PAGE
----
Diabetes Mellitus and Metabolic Syndrome



Diabetes Mellitus and Metabolic Syndrome


Beverly Dyck Thomassian



OVERVIEW OF DIABETES

The global epidemic of diabetes will challenge our generation to develop novel strategies to prevent and treat this life long condition. Every 10 seconds, two people develop diabetes and one person dies from diabetes-related causes. In 2007, 246 million people worldwide had diabetes. That number is expected to climb to 380 million by 2030.1 In most developed countries, diabetes is the fourth or fifth leading cause of death and there is concern that it will become an epidemic in many developing and newly industrialized nations. City dwellers are at especially high risk since they tend to be less physically active and are more likely to be obese as compared to their rural counterparts.2 Heart disease is the leading cause of death for all people with diabetes.1 Heart disease, coupled with the other long-term complications including kidney, eye, and nerve disease, results in disability, reduced life expectancy, and enormous hearth burdens for virtually every society.2 In 2007, the United Nations General Assembly recognized that diabetes “poses a severe risk for the families, Member States and the entire world” and passed a resolution declaring November 14 World Diabetes Day.3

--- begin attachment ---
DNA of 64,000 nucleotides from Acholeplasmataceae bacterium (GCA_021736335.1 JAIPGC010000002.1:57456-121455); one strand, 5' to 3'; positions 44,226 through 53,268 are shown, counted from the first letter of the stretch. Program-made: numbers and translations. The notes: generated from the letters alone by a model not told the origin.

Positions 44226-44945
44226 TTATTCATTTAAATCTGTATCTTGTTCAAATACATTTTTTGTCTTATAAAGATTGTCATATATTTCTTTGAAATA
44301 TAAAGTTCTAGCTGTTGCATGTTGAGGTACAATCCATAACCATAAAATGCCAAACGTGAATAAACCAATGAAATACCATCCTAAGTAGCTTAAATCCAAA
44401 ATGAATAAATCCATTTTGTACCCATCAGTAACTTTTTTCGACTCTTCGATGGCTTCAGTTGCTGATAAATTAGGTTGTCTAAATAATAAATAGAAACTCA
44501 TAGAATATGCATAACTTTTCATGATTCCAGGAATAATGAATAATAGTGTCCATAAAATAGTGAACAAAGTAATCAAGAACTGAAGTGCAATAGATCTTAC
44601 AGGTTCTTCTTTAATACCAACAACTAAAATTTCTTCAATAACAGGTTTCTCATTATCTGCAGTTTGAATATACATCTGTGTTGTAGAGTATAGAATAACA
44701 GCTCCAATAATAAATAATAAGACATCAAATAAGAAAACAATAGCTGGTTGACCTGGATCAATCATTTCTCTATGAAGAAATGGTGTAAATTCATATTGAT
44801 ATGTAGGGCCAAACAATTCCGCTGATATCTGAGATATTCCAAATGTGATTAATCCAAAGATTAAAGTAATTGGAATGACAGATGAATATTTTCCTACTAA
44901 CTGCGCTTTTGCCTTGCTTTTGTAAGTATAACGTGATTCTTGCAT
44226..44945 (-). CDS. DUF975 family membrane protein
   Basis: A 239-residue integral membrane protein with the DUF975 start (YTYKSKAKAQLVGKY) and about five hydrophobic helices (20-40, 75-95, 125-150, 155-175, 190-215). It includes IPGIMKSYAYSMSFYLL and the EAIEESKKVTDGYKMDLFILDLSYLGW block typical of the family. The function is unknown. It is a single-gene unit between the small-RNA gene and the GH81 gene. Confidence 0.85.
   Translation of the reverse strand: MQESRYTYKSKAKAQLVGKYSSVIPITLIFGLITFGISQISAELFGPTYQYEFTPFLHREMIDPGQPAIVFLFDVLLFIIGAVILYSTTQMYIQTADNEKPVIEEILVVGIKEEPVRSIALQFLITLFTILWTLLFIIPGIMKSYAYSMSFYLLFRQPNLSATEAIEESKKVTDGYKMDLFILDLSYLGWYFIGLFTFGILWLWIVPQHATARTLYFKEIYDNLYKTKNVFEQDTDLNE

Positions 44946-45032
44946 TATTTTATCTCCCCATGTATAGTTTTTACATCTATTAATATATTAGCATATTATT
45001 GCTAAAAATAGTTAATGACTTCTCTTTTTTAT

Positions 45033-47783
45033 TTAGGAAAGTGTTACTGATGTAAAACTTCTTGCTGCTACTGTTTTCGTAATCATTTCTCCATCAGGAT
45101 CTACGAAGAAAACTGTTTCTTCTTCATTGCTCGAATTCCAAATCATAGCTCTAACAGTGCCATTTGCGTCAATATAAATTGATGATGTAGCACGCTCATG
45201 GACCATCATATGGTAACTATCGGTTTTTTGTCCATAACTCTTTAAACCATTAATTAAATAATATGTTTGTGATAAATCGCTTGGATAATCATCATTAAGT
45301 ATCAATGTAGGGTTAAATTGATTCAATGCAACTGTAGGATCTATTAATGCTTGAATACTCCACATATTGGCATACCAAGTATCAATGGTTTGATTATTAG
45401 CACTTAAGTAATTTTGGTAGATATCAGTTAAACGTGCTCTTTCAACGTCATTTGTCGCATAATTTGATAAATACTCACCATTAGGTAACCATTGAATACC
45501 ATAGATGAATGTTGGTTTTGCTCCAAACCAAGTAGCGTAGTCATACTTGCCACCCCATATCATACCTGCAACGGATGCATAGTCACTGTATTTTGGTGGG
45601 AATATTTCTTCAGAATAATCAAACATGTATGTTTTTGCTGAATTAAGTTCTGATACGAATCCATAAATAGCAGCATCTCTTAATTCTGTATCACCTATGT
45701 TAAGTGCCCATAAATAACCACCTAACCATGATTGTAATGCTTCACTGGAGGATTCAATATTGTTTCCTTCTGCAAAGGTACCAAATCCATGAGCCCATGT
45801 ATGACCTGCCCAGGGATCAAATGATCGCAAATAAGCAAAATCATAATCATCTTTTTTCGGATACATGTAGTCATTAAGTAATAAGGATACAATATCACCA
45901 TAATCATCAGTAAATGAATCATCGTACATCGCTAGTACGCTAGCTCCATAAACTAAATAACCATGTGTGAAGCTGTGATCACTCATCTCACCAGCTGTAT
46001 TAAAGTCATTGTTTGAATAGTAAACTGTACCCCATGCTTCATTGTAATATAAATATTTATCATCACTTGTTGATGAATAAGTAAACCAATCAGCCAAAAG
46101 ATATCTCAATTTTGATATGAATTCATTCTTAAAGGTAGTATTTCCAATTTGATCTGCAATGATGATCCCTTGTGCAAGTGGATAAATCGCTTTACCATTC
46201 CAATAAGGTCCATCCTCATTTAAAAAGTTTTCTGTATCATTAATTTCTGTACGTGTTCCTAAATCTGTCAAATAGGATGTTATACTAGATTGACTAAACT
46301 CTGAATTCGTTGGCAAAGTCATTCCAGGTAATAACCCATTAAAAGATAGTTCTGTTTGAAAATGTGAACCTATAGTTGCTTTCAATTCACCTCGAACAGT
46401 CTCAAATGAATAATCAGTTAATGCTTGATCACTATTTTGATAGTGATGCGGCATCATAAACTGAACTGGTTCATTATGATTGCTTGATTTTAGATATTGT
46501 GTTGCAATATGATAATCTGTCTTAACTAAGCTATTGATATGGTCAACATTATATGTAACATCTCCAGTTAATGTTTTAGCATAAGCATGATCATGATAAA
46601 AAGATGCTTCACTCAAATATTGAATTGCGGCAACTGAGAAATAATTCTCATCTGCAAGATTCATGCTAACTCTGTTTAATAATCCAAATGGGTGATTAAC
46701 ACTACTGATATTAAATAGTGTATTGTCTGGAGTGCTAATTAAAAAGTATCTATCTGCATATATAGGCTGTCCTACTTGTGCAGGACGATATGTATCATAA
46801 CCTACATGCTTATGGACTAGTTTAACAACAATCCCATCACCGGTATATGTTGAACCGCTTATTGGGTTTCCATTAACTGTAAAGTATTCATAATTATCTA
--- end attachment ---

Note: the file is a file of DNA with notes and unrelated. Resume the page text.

In spite of this emerging epidemic, there is abundant evidence that diabetes can be prevented and its complications avoided. The challenge faced by health care providers is to increase awareness regarding diabetes risk factors, promote early identification, and provide treatment aimed at preventing complications and improving quality of life. The purpose of this chapter is to discuss (1) the natural history and pathophysiology of types 1 and 2 diabetes, (2) the relationship between insulin resistance and cardiovascular disease (CVD), (3) prevention of type 2 diabetes, (4) metabolic syndrome and cardiovascular complications, and (5) the goals of care and interventions aimed at complication prevention and mitigation.